James Halliday, Australia’s most famous wine writer, collector and judge, is auctioning off the most significant portion of his 12,000-bottle cellar: 252 bottles of Domaine de la Romanée-Conti pinot noir, the oldest produced in 1973. Together, the wines are valued at $1 million – an average of nearly $4000 per bottle.

“I have now been collecting (and consuming) wine for more than 60 years,” Halliday wrote in a recent article for The Australian. “Throughout all these years, the jewel in the crown of my cellar has been the wines of the Domaine de la Romanée-Conti.”

DRC, as it’s often referred to, is widely considered to produce the finest pinot noir on the planet, if not the finest wine of any kind. Its original four-acre vineyard has been farmed almost continuously since 1232. The domaine of today was founded in 1869 and includes five additional plots of pinot noir, plus one of chardonnay. The grapes are farmed biodynamically, wild fermented, and bottled without filtration, fining or any added sulphur. But for some time spent resting in new oak, DRC wines are effectively natural/minimal intervention.

“The wines are extraordinary,” says Mike Bennie, co-founder of the Drink Easy Awards, co-owner of Sydney bottle shop P&V Wine & Liquor Merchants and the author of Broadsheet’s Unwined columns. He’s tasted DRC wines several times and owns a bottle of 1978 Domaine de la Romanée-Conti La Tâche, made the year he was born.

“They’re the apex of reflecting parcels of land in Burgundy,” Bennie says. “They’re full of character. When they’re at their peak, in terms of drinking, they’re incredibly delicious. They’re rare, they’re scarce. They are, literally, the most revered wines on the planet.”

“The hands of time are moving inexorably,” Halliday says in the above promotional video for Langton’s, the auction house handling the sale. “Rising 82, [there’s] no way I’m going to drink them … I want to share these wines with people who understand what these wines are and what they stand for.”

Each wine is being auctioned individually, except for one bottle of 2006 Échezeaux set aside for a charity raffle. Tickets are $20, with all proceeds to the non-profit Humpty Dumpty foundation, which provides 400 children's hospitals and health services around Australia with lifesaving medical equipment.

The provenance of these bottles, Bennie says, will be extremely attractive to buyers. Throughout history there have been cases of fraudsters such as Rudy Kurniawan – nicknamed “Dr Conti” – attempting to sell counterfeit bottles purported to come from the world’s great wineries, including Domaine de la Romanée-Conti.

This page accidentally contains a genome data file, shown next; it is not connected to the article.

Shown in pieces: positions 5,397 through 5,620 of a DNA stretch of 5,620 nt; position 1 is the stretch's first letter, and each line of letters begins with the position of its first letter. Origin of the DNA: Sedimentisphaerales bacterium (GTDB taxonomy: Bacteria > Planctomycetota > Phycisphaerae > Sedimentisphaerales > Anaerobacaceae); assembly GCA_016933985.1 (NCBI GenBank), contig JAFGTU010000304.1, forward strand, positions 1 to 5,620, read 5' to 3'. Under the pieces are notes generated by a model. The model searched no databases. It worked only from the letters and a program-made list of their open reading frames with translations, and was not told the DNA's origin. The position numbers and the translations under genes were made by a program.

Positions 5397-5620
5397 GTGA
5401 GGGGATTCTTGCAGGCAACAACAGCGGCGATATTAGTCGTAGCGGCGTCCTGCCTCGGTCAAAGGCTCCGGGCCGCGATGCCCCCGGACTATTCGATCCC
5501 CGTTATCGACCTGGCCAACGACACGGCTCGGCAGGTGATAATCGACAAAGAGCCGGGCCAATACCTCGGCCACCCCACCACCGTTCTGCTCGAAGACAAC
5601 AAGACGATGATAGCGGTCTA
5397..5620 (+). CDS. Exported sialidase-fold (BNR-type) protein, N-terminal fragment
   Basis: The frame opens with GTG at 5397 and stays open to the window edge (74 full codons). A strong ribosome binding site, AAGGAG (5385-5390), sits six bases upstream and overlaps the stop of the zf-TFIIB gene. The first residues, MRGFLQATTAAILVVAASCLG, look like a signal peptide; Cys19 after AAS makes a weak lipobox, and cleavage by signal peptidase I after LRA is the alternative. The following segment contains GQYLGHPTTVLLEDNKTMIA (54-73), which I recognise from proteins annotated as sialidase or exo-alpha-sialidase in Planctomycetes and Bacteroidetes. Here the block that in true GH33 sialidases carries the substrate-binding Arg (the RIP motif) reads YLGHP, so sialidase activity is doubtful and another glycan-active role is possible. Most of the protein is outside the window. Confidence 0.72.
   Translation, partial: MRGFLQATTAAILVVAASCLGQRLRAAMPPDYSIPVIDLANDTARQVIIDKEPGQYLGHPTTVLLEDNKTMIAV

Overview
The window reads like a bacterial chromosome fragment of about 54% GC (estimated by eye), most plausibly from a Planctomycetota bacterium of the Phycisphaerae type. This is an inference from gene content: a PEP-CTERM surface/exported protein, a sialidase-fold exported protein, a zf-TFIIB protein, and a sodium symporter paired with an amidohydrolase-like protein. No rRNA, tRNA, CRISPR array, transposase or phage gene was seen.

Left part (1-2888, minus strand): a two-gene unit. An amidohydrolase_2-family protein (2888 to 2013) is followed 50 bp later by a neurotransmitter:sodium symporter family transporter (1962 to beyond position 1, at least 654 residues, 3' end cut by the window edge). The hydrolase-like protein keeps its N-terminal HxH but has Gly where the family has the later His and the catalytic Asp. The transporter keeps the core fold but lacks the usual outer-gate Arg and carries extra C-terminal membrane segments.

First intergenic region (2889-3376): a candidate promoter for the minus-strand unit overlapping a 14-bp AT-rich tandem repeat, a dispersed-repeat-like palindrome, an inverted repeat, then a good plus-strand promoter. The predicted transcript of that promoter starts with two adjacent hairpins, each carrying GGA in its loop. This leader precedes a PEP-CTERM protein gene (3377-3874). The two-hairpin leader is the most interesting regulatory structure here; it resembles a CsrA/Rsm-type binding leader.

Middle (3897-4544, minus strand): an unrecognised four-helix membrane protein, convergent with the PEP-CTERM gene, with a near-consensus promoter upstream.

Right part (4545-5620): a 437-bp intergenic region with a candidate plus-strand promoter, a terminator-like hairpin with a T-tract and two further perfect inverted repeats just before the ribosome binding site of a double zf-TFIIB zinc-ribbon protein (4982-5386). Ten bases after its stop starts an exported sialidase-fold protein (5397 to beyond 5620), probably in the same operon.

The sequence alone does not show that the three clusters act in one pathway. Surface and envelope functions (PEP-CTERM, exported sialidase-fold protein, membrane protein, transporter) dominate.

With Halliday’s name attached to the sale, there will be no such issue. None of the 252 bottles came from the secondary market, where fake bottles are typically passed off. The collection was purchased entirely through Christie’s auctions in London; Negociants (DCR’s Australian distributor since 1984); and direct from the domaine itself.

“He’s been a wonderful friend to the families that own Domaine de la Romanée-Conti and has been a primary recipient of those wines in Australia, and he’s been very generous in sharing them over the years,” Bennie says.

These wines are so incredibly rare that even those with unlimited means can have difficulty obtaining them. Every bottle is numbered, and distributors in each country know that should a bottle sent to them come up for re-sale too soon after delivery, they won’t be allocated stock the following year (to discourage “flipping” of bottles).

“This is not just a once-in-a-generation event – this is a once-in-a-lifetime event,” Bennie says. “It’s arguably the most significant collection of Domaine de la Romanée-Conti to be sold in Australia, and that may be a statement you could suffix with ‘the world’. All eyes will be on Australia for the auction period. There’ll be buyers from around the globe.”

The James Halliday Collection closes to bidders at 7pm AEST on June 28. The raffle to win a bottle of 2006 Domaine de la Romanée-Conti Échezeaux closes on June 26. Enter here.

langtons.com.au